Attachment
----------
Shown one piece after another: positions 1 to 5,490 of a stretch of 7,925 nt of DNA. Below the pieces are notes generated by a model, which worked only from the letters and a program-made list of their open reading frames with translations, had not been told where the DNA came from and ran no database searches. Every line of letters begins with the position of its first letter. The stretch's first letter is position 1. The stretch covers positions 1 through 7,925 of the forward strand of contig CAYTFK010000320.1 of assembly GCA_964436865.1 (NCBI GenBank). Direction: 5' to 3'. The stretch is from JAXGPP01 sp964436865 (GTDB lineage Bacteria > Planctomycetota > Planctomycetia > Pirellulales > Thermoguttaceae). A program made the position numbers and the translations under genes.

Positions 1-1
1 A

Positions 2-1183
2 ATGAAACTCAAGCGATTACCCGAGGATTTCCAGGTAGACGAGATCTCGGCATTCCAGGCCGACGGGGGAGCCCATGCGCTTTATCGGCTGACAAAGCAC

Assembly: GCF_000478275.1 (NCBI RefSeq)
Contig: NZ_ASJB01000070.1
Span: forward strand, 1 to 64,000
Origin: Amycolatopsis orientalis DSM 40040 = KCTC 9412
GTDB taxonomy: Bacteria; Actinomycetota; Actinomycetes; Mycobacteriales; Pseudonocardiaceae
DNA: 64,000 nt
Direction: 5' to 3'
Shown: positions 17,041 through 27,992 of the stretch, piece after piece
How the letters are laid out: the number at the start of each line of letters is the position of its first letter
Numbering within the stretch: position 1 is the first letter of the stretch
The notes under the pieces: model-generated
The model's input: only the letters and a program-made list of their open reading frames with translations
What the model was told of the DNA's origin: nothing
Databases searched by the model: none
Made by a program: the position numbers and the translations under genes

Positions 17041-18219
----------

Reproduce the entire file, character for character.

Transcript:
Shown one piece after another: positions 1 to 5,490 of a stretch of 7,925 nt of DNA. Below the pieces are notes generated by a model, which worked only from the letters and a program-made list of their open reading frames with translations, had not been told where the DNA came from and ran no database searches. Every line of letters begins with the position of its first letter. The stretch's first letter is position 1. The stretch covers positions 1 through 7,925 of the forward strand of contig CAYTFK010000320.1 of assembly GCA_964436865.1 (NCBI GenBank). Direction: 5' to 3'. The stretch is from JAXGPP01 sp964436865 (GTDB lineage Bacteria > Planctomycetota > Planctomycetia > Pirellulales > Thermoguttaceae). A program made the position numbers and the translations under genes.

Positions 1-1
1 A

Positions 2-1183
2 ATGAAACTCAAGCGATTACCCGAGGATTTCCAGGTAGACGAGATCTCGGCATTCCAGGCCGACGGGGGAGCCCATGCGCTTTATCGGCTGACAAAGCAC

Assembly: GCF_000478275.1 (NCBI RefSeq)
Contig: NZ_ASJB01000070.1
Span: forward strand, 1 to 64,000
Origin: Amycolatopsis orientalis DSM 40040 = KCTC 9412
GTDB taxonomy: Bacteria; Actinomycetota; Actinomycetes; Mycobacteriales; Pseudonocardiaceae
DNA: 64,000 nt
Direction: 5' to 3'
Shown: positions 17,041 through 27,992 of the stretch, piece after piece
How the letters are laid out: the number at the start of each line of letters is the position of its first letter
Numbering within the stretch: position 1 is the first letter of the stretch
The notes under the pieces: model-generated
The model's input: only the letters and a program-made list of their open reading frames with translations
What the model was told of the DNA's origin: nothing
Databases searched by the model: none
Made by a program: the position numbers and the translations under genes

Positions 17041-18219